Know Your Rights
CITIZENS ARE NOT REQUIRED TO PROVIDE CONSENT TO SEARCH A CAR EVEN IF THE POLICE REQUEST CONSENT.
Do you have to provide consent to the police if they ask to search your car? The answer is no, you do not have to provide consent. You have a constitutional right to reject a request for consent to search.
The police generally need to obtain a search warrant to search anything. This includes a car. There are some exceptions to this general rule. If you provide consent to the police, they will be able to search your car lawfully. However, you are not required to provide this consent. You have the right to say “no.” You should then request to speak to an attorney.
You should also know that police cannot even ask for your consent to search your car unless they possess Reasonable Articulable Suspicion that your car may contain contraband such as a gun, or illegal drugs. If the police cannot later demonstrate to the court that they had Reasonable Articulable Suspicion that contraband would be found, prior to asking for consent, then any search conducted pursuant to that consent could be declared an illegal search. If the Court makes such a finding, any evidence seized could be suppressed. This means that the police will not be able to use that evidence against you.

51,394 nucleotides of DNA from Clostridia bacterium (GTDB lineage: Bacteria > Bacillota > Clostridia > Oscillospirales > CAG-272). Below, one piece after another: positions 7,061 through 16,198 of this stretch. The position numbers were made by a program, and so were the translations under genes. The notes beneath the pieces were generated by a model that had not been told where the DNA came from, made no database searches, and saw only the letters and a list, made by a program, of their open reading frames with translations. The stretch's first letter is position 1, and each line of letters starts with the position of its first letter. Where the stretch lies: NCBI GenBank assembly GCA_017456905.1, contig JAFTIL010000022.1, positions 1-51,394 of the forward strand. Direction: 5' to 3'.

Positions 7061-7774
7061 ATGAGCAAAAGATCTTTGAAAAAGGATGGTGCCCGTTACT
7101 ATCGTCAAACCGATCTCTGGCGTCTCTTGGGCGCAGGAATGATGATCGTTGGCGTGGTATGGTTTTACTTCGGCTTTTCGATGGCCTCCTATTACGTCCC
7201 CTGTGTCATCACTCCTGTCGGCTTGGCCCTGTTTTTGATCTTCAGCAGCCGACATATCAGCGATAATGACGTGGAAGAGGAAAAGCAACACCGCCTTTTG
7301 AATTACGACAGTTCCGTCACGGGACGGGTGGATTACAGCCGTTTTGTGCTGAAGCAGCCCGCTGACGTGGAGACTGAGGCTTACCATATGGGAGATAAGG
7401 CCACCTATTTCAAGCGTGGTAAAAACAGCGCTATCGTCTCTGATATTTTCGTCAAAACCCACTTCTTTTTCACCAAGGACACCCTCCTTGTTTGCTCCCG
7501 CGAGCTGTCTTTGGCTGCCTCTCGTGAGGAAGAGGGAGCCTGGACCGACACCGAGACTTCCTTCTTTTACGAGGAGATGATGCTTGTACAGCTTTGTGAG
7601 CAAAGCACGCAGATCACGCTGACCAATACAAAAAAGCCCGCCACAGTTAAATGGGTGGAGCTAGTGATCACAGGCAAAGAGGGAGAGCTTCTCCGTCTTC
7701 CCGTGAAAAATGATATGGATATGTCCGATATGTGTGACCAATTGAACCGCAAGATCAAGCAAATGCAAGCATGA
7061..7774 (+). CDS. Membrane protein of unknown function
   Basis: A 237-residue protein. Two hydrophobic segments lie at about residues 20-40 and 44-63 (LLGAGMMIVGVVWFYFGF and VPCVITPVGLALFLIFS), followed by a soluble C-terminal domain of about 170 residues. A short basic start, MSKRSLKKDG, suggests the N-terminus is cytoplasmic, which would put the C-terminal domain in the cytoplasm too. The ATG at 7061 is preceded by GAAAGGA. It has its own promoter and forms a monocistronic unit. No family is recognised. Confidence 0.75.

The New Jersey Supreme Court recently dealt with the issue of “consent” searches again in 2013. In State v. Basko, the Court ruled that the consent that had been given was not valid consent. This was because the consent was tainted by a police officer’s threat to use a narcotics dog if the defendant withheld consent. Simply, the police cannot coerce you into providing consent. Any consent the police obtain as a result of threats may very well be thrown out, as in the Basko case. State v. Basko, 2013 N.J. Super. Unpub. LEXIS 601 (App. Div. March 15, 2013).
If you are facing criminal charges for possession of a controlled dangerous substance, possession of a firearm, or possession of any other evidence that law enforcement intends to use to prosecute you, you should contact me immediately. I have taught the subject of search and seizure law to law enforcement for nearly a decade. I understand your rights and can guide you through your legal entanglements.
If you need assistance, please do not hesitate to contact attorney Michael Mormando, Esquire, at the law firm of Attorneys Hartman, Chartered, at 856-393-6073.